UK: GIVING R AND D ITS DUE. - Spending on innovation is up, but will it ever be enough?

Last Updated: 31 Aug 2010

Spending on innovation is up, but will it ever be enough?

How much should a manufacturing company be spending on research and development? The answer to that depends partly on the sector it's in, also on the economic climate. Right across Britain, R and D shrivelled in the recession. Now, as the DTI's latest R and D Scoreboard shows, expenditure is on the increase again, and rising faster in the UK than among its international competitors.

But it's also clear that British industry's R and D spending has some way to go to match the competition - or to get back to its own historic level. In the '60s and '70s, a UK company at or near the leading edge of technology would typically devote the equivalent of 7-10% of sales turnover to R and D. Few, then or now, would want to equal Glaxo or Wellcome's current 15% of sales. But 20 years ago a mid-tech engineering company would very likely allocate 3-4% of sales to R and D. The 70-odd engineering firms in the latest Scoreboard spend, on average, just 2.3%.

Fewer than a dozen of these businesses pour as much as 5% of sales revenue into R and D. (The range extends from precision equipment maker Renishaw and Linx Printing Technologies, both investing over 8%, down to companies spending virtually nil.) Almost 60% of the sample devote under 2% to R and D, and two dozen companies spend less than 1%. 'If an engineering company is spending less than 5%, it's going to be vulnerable because, at that rate, it can't keep control of its own technological destiny,' argues Gerald Avison, managing director of The Technology Partnership, a contract R and D hothouse near Cambridge. 'That's a serious problem for UK industry. It betrays a lack of confidence about the future. A company not spending more than 1% is on the road to destruction,' he adds.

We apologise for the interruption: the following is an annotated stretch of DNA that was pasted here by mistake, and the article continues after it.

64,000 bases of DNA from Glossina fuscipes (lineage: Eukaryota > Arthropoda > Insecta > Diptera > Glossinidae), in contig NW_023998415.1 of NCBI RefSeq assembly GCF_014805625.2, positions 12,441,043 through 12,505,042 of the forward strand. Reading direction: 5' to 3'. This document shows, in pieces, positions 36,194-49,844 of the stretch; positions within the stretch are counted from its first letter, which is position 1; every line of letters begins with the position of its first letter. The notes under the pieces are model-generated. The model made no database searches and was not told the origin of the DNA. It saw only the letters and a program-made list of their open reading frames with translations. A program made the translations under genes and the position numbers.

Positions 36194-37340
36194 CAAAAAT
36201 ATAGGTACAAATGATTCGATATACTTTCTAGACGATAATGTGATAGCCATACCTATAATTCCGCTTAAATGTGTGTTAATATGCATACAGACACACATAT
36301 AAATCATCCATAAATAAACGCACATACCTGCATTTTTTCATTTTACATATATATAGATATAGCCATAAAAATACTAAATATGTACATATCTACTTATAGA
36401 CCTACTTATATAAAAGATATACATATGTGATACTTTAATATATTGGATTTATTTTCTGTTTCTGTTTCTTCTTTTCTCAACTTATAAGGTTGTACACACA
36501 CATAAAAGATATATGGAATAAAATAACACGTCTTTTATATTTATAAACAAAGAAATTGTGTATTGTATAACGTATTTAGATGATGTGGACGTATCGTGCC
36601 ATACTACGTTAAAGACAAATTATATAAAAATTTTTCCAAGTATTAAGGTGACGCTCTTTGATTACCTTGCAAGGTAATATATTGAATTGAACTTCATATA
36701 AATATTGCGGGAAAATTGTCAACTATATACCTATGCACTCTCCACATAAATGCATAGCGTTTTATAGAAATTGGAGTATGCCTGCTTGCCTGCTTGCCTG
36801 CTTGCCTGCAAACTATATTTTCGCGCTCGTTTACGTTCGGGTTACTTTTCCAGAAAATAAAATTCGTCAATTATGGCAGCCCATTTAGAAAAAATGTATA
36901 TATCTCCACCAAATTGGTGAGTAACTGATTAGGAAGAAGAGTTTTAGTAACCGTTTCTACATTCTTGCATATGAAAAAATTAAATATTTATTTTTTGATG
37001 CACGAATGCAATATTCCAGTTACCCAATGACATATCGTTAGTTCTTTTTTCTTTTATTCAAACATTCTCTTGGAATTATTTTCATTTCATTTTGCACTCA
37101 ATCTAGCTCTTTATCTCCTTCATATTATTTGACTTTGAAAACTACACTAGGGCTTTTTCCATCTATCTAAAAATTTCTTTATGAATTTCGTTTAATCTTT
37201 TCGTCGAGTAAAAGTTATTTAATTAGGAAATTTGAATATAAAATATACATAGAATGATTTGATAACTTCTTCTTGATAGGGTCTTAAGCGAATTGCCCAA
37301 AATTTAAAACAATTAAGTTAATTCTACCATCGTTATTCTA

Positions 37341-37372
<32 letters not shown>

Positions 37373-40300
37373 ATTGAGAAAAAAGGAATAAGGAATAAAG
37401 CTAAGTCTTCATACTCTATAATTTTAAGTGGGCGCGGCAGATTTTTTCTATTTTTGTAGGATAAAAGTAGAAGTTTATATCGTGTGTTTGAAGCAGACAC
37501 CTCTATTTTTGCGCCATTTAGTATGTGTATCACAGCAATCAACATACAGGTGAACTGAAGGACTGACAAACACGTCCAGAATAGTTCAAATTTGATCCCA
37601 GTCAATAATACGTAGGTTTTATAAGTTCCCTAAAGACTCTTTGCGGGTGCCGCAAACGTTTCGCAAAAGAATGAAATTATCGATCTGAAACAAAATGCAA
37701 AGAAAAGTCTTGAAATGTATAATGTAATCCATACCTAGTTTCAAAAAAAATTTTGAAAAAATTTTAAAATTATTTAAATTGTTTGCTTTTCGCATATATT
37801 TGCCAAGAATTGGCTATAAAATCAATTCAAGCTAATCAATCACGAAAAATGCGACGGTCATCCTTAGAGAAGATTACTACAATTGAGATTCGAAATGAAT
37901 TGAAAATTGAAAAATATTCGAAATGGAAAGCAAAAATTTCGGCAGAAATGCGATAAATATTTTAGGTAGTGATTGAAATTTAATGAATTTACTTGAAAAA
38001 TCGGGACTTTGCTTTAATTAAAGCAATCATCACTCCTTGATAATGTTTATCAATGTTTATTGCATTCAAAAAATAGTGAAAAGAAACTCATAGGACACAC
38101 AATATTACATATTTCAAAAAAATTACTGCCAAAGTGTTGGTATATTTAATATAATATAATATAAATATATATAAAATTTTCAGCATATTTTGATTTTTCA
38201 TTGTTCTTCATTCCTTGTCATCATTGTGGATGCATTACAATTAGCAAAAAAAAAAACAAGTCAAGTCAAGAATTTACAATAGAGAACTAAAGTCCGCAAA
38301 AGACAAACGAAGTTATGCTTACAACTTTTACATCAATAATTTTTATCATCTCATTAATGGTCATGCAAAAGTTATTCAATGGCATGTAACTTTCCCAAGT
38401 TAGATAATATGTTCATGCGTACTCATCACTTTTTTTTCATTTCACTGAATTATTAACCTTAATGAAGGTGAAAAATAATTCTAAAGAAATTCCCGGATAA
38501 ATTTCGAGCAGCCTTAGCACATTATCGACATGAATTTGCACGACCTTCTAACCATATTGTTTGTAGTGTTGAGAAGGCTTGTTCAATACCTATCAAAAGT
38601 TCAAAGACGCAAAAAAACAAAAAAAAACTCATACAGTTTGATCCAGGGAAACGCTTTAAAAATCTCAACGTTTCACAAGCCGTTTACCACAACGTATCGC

'For an engineering business, less than 1% is not enough,' agrees Chris Floyd, joint head of the European technology and innovation practice at consultants Arthur D Little. However, for a company employing mature technology in the manufacture of run-of-the-mill products, '2-5% is not unreasonable', he thinks. What's important, says Floyd, is not so much the amount of money as what it's spent on. Unfortunately, two-thirds of British R and D budgets generally goes towards marginal improvements in the existing product range. 'Companies don't spend enough on new products.' Weir Group, of Glasgow, is one of the lower spenders, ploughing less than 1% of revenues into R and D. Managing director Sir Ronald Garrick maintains that the published figures understate Weir's contribution to R and D because they are shown net, whereas 'most of our work is development' partially financed by customers. Besides, technological change in Weir's world of pumps, valves and materials handling 'is not exactly moving at the speed of light'. It's not money that's in short supply, Garrick suggests, so much as useful things to spend it on. 'We're not holding back on projects.' Money is usually available to support well conceived and commercially sound developments. Is lack of vision a greater problem?

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